Location of John McPherson, Jr.'s home and lands. John McPherson, Jr. was
the son of Alexander McPherson (and a McGill?) who was the son of Old John McPherson
of the Argyll Colony.


1825 Tax List for the Rockfish District

John McPherson, Jr.'s 1829 Cumberland County tax entry, shown below, is shown because it has been believed that there were two John McPhersons who were neighbors at this time, and whose names were recorded adjacent to one another in the 1820 census. This double entry for John McPherson in the census (one on Rockfish and one on Beaver Creek a few miles away) only meant that he owned two separated tracts in the same district; indeed, the Beaver Creek tract appears to have had a household upon it. Indeed, the Beaver Creek tract became his widow Sallie's dower in 1830. When Sallie became pregnant out of wedlock in 1833, she moved to Lauderdale County, Mississippi, selling her dower to her son Edward. The total acreage of the two tracts was 1326 acres. The tax entry for 1829 and the years preceeding it clearly show there was only one John McPherson with 1326 acres of land. His 1829 estate record further proves this.


1863 Colton Map of of area around Fayetteville in
Cumberland County, NC


The area south of Red Springs, including Philadelphus, Buie, the area just west of the Great Desert, and the Blackfork region of upper Robeson County, NC.
Source: 1922 Woodberry Lennon map, North Carolina Dept. of Archives and History.

Notice that Little Raft Swamp and McPhaul's Mill Swamp are the same watercourse. The Blackfork region, the wedge of land between Big and Little Raft Swamps, is in the top right quarter of the map. The broad delineations are township boundaries. Also, Richland Swamp, shown below running through Brown's Pond at Philadephus, was known in early records as Soloman's Swamp and later as Scolding Branch.


The McNeill section of McCaskill's cemetery at Philippi Church in Cumberland County, NC.

This cemetery is within two miles or so west of Raeford, NC, at Philippi Presbyterian Church. It is possibly where Turquill McNeill of the Argyll Colony is buried, as well as James McNeill of Rockfish Creek (aka 'Jimmie McNeill of McCaskills Creek'.), and other local Scots of their time.

Click the image of the little grave with the sandstone marker to see the inscription. The inscription had flour rubbed into it to make it more readable. It says "J. McNeill APTH 1800." APTH may be a misspelling of a latin or greek word meaning "tomb" or "burial." This is likely the grave of James McNeill of Rockfish Creek. My mother wrote before her death that her grandfather, J.F. "Frank" McKay (1849-1941), told her that James McNeill came to America in 1740.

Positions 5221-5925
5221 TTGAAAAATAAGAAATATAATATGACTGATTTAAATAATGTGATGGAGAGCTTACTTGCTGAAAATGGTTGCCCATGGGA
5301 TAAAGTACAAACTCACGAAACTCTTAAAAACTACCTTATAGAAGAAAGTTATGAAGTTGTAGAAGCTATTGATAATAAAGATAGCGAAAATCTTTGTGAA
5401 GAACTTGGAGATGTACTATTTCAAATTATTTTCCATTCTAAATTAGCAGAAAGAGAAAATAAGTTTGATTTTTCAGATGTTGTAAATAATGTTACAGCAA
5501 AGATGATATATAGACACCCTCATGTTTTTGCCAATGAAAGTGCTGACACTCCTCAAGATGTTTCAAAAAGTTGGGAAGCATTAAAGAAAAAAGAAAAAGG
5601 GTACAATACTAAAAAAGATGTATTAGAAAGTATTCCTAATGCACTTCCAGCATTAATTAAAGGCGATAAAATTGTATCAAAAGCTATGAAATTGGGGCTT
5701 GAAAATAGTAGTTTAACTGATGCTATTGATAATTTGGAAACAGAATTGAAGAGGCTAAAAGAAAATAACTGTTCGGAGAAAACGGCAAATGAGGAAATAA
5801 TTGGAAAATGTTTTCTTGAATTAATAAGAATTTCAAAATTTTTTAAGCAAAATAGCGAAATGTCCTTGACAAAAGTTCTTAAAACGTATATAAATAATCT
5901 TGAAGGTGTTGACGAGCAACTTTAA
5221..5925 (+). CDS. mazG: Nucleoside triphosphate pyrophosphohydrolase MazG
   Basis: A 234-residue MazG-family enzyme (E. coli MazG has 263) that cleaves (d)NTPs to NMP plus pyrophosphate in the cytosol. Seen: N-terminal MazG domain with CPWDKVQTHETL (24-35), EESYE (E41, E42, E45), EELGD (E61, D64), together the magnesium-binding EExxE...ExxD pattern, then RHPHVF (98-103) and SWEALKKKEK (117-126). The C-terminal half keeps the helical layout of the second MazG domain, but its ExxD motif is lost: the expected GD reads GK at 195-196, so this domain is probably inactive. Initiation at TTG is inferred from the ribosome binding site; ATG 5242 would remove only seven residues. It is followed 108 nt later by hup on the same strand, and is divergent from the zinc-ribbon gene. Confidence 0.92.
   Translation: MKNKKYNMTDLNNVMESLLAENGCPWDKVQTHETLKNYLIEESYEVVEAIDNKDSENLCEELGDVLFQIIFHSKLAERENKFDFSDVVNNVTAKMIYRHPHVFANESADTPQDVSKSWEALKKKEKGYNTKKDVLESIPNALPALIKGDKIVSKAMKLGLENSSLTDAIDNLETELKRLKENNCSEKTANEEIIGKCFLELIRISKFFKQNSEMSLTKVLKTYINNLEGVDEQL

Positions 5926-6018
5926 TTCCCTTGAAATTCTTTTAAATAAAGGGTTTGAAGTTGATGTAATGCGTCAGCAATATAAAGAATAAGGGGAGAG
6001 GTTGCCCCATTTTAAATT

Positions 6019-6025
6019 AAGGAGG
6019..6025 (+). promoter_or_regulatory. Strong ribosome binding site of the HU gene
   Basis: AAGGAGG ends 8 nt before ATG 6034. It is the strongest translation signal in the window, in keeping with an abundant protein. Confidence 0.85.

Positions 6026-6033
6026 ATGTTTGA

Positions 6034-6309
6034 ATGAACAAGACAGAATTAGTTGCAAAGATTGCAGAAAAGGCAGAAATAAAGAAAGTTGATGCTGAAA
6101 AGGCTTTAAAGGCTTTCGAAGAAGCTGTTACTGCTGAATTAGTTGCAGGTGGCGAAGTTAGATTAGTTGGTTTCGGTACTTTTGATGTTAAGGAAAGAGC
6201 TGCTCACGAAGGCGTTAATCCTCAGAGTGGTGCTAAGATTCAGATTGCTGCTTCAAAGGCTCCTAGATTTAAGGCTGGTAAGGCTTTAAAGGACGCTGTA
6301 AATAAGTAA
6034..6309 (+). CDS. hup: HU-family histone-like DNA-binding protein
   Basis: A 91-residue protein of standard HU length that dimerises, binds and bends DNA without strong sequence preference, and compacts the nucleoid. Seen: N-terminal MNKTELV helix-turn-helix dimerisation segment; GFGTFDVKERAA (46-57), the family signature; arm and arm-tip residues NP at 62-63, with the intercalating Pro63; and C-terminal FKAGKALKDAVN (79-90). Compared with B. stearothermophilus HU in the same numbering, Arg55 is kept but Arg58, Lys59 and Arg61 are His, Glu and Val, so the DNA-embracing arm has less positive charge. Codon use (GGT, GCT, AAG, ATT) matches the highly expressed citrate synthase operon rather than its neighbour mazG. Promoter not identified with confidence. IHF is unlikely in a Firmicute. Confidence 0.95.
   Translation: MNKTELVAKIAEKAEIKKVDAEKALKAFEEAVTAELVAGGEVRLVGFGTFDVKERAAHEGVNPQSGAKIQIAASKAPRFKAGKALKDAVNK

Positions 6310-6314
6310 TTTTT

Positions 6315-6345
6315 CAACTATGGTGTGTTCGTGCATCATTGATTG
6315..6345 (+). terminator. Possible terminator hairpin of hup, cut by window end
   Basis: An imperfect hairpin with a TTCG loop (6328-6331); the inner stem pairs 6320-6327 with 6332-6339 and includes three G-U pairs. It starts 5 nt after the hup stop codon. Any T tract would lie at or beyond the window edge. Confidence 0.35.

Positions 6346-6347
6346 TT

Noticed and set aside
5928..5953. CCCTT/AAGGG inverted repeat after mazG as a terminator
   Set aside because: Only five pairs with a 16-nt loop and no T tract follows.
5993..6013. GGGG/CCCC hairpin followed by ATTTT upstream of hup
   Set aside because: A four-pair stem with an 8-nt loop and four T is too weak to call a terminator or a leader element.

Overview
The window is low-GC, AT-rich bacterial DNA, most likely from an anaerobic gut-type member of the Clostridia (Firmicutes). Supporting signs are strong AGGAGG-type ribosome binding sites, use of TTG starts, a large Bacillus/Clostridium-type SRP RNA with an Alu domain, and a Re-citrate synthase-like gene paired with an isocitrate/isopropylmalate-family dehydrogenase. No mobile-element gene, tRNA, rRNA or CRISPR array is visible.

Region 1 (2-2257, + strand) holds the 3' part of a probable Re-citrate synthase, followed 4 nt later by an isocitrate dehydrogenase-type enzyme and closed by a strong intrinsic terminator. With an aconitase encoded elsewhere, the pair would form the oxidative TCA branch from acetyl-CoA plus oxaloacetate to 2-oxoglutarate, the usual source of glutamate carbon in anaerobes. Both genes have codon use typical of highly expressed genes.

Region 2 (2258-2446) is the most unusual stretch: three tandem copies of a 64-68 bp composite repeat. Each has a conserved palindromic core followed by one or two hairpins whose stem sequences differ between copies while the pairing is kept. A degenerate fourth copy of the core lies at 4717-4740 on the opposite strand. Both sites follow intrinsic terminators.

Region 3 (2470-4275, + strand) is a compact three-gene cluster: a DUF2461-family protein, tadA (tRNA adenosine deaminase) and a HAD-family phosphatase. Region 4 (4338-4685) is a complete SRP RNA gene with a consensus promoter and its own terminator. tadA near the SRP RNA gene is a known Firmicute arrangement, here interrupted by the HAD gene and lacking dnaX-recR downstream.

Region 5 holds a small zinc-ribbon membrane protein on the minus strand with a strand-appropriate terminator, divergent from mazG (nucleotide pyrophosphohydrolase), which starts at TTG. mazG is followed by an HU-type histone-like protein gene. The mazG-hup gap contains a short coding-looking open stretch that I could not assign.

The grave of Duncan McNeill, Sr. is that of "Long Duncan" McNeill; Long Duncan's wife Margaret (daughter of James McNeill of Rockfish Creek) is buried beside him. Long Duncan McNeill was the son of Turquill McNeill of the Argyll Colony.

Archibald "Archie Ghar" McNeill was buried in this cemetery next to his wife, Barbara Patterson McNeill (close to "Long Duncan" McNeill's grave) but, today, Archie's tombstone is missing.


A section of the 1884 McDuffie map of Cumberland County, NC, showing the general location of two McPherson families' landholdings (written over in red) west of Fayetteville and the Cape Fear River.

One is just left of center, and the other is right above it near the top. The McPherson lands at the top combine the Malcolm McPherson and Alexander McPherson of Jura lands. The McPherson lands toward the bottom are the lands of Old John McPherson who entered tracts to be surveyed in 1753; the small cross beneath that area is the site of McPherson Presbyterian Church, the lands of which were donated in 1802 by Colin McPherson, the grandson of Old John McPherson of the Argyll Colony.


A map of the lands and homesite area of James McNeill of Rockfish and his wife Elizabeth (nee McNeill) McNeill.

James McNeill of Rockfish Creek (aka Jimmie McNeill of McCaskills) is known to have lived inside Cumberland County near McCaskills Bridge on Big Rockfish Creek near Philippi Church and cemetery. Most all of his lands were in Robeson County on the opposite side of Big Rockfish. Philippi cemetery, originally called McCaskills cemetery, was an early burial place for Scottish settlers. The map has links within it to information about some of the McNeills shown. The men shown come from the research of Dan MacMillan of Fayetteville who placed them on one of his maps that I used for my research on James McNeill and some of his neighbors. I'm particularly interested in the Hector McNeill near Lauchlin Cameron just south of Dukeminers Branch. I believe this Hector wrote his will in 1778 naming his wife Margaret and leaving slaves to the Bluff McNeills and a John Johnston. He mentions Lauc Cameron and his mother Isabella Buie.

land of James McNeill of Rockfish Creek

Location of Job's (or Jobe's) Branch, the seat of Neill McNeill's lands in Hoke County, NC.